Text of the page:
Most people who know me know that I like birds. I have, for three decades now written a monthly column in the IRCC newsletter concerning birds. Those who know me better also know that I am equally fond of trees. I find trees amazing. I always remember the day I looked at the mature hickory in the pond lot of the little farm I grew up on and thought to myself, That’s essentially a really big parsnip. I’m not entirely why parsnip came to mind rather than some other vegetable, perhaps the profile of a stand-alone hickory is a little carroty. My family has long since grown weary of my attempts to teach them to recognize tree species. We go somewhere new and the next thing they know I am nosing about at the base of some tree or other and they just shrug. But I have learned new species of trees almost everywhere I’ve ever gone. In Georgia I learned the Soap Berry. In Oregon I learned the Cimarron. In Oklahoma I learned the Western Hackberry – which is considerably different from the eastern variety I grew up with. Also in Georgia I discovered the tree that owns itself. Look it up! One of the most exciting moments in our visit to Hershey, PA was the discovery of the biggest Willow Oak I have ever seen. My wife would probably pick a different moment. In Louisiana I first discovered the Crepe Myrtles. And so it goes. What amazes me is that when I find a new tree in a new locale – none of the locals can tell me what it is. I have to search that out for myself! Most people everywhere, it turns out, share the views of my family – It’s a tree. What else do I need to know? It’s almost inconceivable to me, this not wanting to know what kind of tree it is. Is there any edible fruit? Is it a good source of lumber? Is it highly prized as an ornamental? Did you know that people have used hollowed out sycamore stumps as pig pens? Did you know there are a million leaves on a mature American Elm – and there aren’t so many of those left. Have you seen the width of the floor planking and barn boxing that came out of those old Chestnuts? Not many of those left either. Were you aware that a Weeping Willow will dry up wet spots in your yard? Of course, it will also invade your septic system, so…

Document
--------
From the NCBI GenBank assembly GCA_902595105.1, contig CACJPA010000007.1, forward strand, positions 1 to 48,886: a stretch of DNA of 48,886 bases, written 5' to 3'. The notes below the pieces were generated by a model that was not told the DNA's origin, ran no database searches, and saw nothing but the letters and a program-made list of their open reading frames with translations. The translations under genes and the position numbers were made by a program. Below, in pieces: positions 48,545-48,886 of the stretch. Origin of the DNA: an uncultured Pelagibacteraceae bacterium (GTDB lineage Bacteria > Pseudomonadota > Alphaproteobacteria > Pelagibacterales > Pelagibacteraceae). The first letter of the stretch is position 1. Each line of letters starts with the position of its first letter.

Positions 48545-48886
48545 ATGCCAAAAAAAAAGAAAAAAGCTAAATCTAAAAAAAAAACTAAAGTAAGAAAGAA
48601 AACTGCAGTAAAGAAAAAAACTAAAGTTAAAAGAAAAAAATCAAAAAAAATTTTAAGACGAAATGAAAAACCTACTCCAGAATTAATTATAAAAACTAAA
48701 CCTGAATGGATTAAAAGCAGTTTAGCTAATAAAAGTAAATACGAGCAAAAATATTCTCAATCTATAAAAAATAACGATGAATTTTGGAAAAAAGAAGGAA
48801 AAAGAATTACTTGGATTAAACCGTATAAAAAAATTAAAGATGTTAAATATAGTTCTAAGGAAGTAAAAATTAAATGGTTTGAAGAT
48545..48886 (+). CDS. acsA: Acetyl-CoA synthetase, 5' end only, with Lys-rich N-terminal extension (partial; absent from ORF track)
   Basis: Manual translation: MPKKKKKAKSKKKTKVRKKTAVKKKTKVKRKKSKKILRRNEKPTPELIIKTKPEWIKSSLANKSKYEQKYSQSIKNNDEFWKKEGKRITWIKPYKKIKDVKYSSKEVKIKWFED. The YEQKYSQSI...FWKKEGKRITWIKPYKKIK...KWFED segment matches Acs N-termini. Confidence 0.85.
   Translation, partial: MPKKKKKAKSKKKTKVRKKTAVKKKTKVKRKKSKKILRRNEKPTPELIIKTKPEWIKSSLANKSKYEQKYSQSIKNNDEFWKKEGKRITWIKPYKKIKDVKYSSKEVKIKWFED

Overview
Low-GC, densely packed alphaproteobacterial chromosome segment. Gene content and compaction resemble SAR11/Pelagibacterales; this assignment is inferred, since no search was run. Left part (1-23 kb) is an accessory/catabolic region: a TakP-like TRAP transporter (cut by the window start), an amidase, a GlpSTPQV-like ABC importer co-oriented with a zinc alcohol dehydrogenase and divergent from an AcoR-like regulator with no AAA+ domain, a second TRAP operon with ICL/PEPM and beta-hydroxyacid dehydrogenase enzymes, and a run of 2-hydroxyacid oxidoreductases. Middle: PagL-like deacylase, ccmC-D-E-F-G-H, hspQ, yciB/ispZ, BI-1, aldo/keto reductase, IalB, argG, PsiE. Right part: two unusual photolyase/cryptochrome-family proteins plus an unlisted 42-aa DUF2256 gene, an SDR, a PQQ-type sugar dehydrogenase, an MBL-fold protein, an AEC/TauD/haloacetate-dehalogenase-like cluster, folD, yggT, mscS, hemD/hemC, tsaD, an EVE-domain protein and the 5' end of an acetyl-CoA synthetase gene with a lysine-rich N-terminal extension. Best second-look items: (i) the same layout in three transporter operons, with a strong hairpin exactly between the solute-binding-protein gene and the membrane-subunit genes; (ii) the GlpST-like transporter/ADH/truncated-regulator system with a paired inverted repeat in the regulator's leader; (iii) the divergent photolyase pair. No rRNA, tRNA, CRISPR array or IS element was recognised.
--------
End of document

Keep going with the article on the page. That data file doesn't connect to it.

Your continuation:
I first learned to climb trees in the Catalpas at my maternal grandmothers. I quickly added to my ‘species climbed’ list. I knew the Tulip Trees were the tallest in our neck of the woods long before I read it. Climbing to the top of a large Tulip Tree gets you a good view of – everything – including being able to look down on the tops of all the other trees. I have helped with maple syrup enough to know which of the Maple species are preferred. I have made root beer (not just tea) from Sassafras trees. I like the taste of Beech nuts, Tupelo berries and Black Haw. I will never forget the massive old Black Walnuts in the virgin forest at Turkey Run State Park. I love the varying size range of trees. I love the varying profiles of trees. It astounds me how many shades of green there are. Don’t even get me started on texture – though I will say I have always been fascinated by the muscley/sinewy flow of the American Hornbeam. OK, I will also add that the gator hide/pebbly bark of Persimmons is cool. And since you brought it up, the peely bark of Birch trees is pretty interesting.
There are 60,000+ known species of trees on earth and my knowledge represents only a pitiful handful of those. To date, my favorite is the Redbud - though I understand there are maybe twenty species of Redbud – I guess I like them all about equally. And, of course, I may yet discover a species I like better.
At the end of the day, everything I know about trees leads me to this conclusion – God is infinitely creative. And when I think about all the things trees do for us I realize God is also infinitely good. And when I think about how complex trees are I realize God is also infinitely smart!
Perhaps it comes as no surprise that my all-time favorite poem is A Ballad of the Trees and the Master by Sidney Lanier. You might look that up too.
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Pastor and Author Terry Bailey, Senior Pastor of Indian Run Christian Church